It's tedious. I could wrack my brain looking for all the different ways to describe it, and never come up with a better way than that one adjective. Gone is the sense of holy-shit-this-is-amazing urgency, and it's pretty clear why: John Milius and Oliver Stone believed fervently in the story they were telling, while Fleischer and Mann did not. To them, Conan was just an inarticulate man in an indiscriminate fantasy setting. It couldn't have helped matters that they were obviously charged with making a "nicer" picture: no, Conan the Destroyer is nobody's idea of a Disney picture, but it earns its PG rating, let us say. It is still a film at the maturity level of a 12-year-old boy, but instead of being full of the things 12-year-old boys want (tits, decapitations, snake monsters), it is full of the things adult movie executives think 12-year-old boys want (loony comedy, shiny production design, a climactic monster that looks precisely like a dude in a toothy suit).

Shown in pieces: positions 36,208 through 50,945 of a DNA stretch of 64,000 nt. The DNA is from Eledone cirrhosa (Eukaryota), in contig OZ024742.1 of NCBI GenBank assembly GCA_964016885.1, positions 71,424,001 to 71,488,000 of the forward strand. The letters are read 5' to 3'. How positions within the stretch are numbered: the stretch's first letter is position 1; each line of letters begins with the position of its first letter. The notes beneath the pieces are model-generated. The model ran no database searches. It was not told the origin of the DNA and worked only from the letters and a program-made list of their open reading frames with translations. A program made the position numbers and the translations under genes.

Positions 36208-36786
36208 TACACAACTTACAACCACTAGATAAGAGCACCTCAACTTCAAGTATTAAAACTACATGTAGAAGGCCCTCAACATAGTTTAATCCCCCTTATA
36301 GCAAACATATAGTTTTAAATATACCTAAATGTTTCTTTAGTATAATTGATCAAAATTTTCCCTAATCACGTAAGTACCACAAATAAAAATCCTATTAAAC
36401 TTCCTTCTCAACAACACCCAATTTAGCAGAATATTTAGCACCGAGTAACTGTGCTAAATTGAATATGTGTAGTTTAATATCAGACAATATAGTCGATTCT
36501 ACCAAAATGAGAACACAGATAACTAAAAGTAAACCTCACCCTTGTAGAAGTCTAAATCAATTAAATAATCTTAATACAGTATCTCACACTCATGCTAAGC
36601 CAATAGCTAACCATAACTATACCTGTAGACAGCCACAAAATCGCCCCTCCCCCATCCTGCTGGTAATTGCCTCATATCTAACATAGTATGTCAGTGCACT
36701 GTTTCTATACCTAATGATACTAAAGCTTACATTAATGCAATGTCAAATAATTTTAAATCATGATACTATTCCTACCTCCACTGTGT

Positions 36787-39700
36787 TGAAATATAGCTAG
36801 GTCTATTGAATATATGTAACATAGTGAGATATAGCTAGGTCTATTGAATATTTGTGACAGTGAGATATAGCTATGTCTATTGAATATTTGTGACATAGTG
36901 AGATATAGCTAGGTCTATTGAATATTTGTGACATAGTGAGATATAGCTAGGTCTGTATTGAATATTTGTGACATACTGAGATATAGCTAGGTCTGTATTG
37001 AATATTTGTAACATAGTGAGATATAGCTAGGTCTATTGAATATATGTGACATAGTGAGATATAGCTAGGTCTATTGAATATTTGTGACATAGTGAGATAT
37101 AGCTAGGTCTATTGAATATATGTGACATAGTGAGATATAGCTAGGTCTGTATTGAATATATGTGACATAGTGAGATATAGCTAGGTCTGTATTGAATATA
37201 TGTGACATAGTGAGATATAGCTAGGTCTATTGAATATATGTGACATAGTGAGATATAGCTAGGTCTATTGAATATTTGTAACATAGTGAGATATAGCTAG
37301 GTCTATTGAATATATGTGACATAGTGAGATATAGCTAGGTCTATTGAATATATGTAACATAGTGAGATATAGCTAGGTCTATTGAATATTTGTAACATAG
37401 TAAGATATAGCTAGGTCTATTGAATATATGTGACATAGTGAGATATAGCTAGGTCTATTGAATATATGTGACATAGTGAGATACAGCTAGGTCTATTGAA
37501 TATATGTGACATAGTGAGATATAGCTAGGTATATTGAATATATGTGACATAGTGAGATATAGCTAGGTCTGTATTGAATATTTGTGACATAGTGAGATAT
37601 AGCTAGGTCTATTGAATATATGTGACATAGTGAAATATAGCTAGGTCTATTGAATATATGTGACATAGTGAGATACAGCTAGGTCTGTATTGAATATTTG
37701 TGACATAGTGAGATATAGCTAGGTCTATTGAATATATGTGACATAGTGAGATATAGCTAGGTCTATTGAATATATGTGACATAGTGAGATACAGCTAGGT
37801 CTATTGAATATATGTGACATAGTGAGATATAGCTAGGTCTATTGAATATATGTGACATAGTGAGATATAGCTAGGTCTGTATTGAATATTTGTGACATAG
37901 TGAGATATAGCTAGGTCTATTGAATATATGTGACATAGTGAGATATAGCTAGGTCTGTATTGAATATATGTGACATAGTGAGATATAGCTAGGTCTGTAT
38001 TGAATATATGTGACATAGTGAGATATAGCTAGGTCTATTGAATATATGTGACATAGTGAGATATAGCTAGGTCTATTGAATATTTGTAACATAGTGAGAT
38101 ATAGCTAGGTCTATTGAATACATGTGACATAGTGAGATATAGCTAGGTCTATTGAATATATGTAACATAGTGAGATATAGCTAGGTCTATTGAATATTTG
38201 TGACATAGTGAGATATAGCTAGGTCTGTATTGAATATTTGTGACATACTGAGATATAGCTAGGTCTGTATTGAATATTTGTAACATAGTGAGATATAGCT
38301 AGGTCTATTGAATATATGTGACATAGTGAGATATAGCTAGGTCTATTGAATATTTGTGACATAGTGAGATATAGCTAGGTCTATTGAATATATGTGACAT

Along with that deflated anti-urgency, everything else goes away: Basil Poledouris's score is still all misty and epic and all, but so much thinner and blander than it was the last time (a crime in and of itself), and paradoxically, as Schwarzenegger became a better actor - for he is noticeably more comfortable speaking English sentences this time - he became a worse Conan, since Conan is largely just a hollering brute (in the films, at least; not, I am given to understand, in the source stories. There's really nothing at all to like about the film: as '80s sword & sorcery pictures go, it's not specifically terrible, but the genre was sufficiently puerile that "not terrible by the standards of its stablemates" is by no stretch of the imagination a compliment. Ah well. Sequeldom in the 1980s was ever thus.